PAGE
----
Event runs through October 2018
By James Russell
Special to the TJP
In her latest exhibition to the National Center for Jewish Art inside the Museum of Biblical Art, Houston artist Barbara Hines does not deviate from her well-known colorful landscapes and portraits as seen in Mysteries, Signs and Wonders: The Art of Barbara Hines, the center’s inaugural exhibition in 2014.
Hines takes a complete risk with mixed results. The exhibition, A Celebration of Survival, is an interactive, educational exhibition featuring original paintings, photographs and mixed media loosely centered on 18 acrylic portraits of the Righteous of the Nations, the Gentiles who risked their lives to save Jews during the Holocaust.
The exhibition, which opened Friday, Nov. 2, and runs through October 2018, comes from the Holocaust Museum Houston. It was more than a year in the making; Hines’ goal was to integrate interactive and educational components with more traditional elements of an art exhibition.
“The museum curators told me a third of the audience was between 8 and 18. I wanted to make it interactive to get young people involved and make it three dimensions, interactional, with sculpture and not just painting. I didn’t want it to just be intellectual. I wanted to use technology and more than just use images,” Hines said.
The Museum of Biblical Art’s considerably larger space allowed her to expand some features, including the entrance into the exhibition. Guests enter into a dark, dimly lit hallway of overlapping life-sized silkscreen photographs of children imprisoned in concentration camps. Mirrors are also on both walls, forcing you to see the children at the front and back.
“You can’t be isolated. These are real people,” said Scott Peck, an art historian and curator of the Museum of Biblical Art.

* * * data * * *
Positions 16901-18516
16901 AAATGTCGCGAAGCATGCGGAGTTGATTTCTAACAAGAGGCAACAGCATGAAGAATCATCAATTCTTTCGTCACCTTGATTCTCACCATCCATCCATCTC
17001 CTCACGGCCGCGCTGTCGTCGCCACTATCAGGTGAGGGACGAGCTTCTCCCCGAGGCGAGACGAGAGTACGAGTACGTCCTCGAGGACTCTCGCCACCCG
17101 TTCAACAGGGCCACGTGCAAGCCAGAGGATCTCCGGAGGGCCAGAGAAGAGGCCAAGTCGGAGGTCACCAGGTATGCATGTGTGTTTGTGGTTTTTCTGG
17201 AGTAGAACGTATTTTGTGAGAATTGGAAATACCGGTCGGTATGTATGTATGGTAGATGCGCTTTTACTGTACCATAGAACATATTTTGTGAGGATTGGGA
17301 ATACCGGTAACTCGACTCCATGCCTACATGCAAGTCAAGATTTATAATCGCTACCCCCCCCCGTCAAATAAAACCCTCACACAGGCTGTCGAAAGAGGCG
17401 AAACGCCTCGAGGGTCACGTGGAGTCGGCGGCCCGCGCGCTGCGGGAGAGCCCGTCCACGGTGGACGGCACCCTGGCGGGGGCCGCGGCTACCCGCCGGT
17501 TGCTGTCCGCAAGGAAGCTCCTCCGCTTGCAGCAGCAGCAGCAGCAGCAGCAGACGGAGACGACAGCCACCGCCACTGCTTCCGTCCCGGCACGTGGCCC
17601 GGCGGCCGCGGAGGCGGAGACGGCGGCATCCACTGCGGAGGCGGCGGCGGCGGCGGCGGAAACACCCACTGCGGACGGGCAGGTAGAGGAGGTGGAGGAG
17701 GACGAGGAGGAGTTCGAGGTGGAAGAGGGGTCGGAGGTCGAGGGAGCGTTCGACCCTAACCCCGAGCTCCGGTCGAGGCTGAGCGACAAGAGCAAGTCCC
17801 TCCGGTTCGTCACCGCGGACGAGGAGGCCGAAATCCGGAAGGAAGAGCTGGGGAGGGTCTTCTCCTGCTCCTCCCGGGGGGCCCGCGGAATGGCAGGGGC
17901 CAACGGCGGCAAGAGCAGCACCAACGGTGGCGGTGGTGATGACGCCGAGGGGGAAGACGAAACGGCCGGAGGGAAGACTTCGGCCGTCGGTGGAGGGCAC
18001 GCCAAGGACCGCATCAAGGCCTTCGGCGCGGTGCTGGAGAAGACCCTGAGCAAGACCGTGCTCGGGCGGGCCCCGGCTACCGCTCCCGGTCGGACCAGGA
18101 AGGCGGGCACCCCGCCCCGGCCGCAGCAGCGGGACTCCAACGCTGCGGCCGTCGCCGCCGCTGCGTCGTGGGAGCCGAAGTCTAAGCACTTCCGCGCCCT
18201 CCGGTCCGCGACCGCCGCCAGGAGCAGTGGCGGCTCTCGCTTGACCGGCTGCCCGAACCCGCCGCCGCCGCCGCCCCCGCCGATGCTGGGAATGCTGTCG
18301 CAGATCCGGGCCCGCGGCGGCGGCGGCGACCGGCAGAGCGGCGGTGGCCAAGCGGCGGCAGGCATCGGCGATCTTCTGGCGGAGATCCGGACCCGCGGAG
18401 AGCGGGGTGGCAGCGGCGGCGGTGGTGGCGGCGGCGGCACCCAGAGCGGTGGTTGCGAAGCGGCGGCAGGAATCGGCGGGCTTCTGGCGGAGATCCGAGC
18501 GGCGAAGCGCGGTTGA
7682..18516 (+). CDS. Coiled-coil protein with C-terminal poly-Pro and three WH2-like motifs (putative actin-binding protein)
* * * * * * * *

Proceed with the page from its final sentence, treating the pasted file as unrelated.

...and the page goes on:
“The whole gallery is an immersive experience she has designed. She wanted to focus on children. Even though I’m an adult, it softens me up,” said Peck.
“I wanted to create an ambience of walking among the ghosts, the memories of the children, with the dim lights and mirrors catching oneself and the children and intermingling with them. The idea was to set a mood, not just walk in and view paintings,” Hines said.
The exhibition is personal, too.
Hines’ father was a Holocaust survivor who escaped Germany with his family to Australia. She was raised Christian and had no knowledge of her Jewish faith until her father revealed his past before she moved to Germany for a teaching gig.
“He suffered so much as a result of his Jewish heritage that he wanted a fresh start,” Hines said.
She did not begin seriously studying and ultimately converting to Judaism until around 2002, after discovering her mother was also Jewish.
Her father’s revelation was so important, in fact, she includes a portrait of him in the exhibition alongside two heroes of the Holocaust: the famed late writer Elie Wiesel and Father Patrick Desbois, a French Catholic priest who identifies and memorializes the mass graves of Jews during the Holocaust.
The exhibition also features other interactive artwork by Hines, including a Mitzvah Tree. The tree and portraits appear across from a video about Holocaust deniers and anti-Semites questioning the validity of the mass genocide.
Even if her upcoming shows are decidedly different — including a set of Icelandic landscapes and her first performance art piece, Joseph on the Red Carpet — reminding people about the heroes of the Holocaust remains more than a temporary interest. She hopes the show will tour elsewhere to keep its message alive.
After walking through the show, the question remains, what is that message?
“I wanted to make it something positive and not just focus on the negative side of it. This way young people would be attracted and learn from things about their collective history and learn to accept others who behave and look differently. That way we could all move forward in being accepting of our differences and celebrating our oneness as human beings,” Hines said.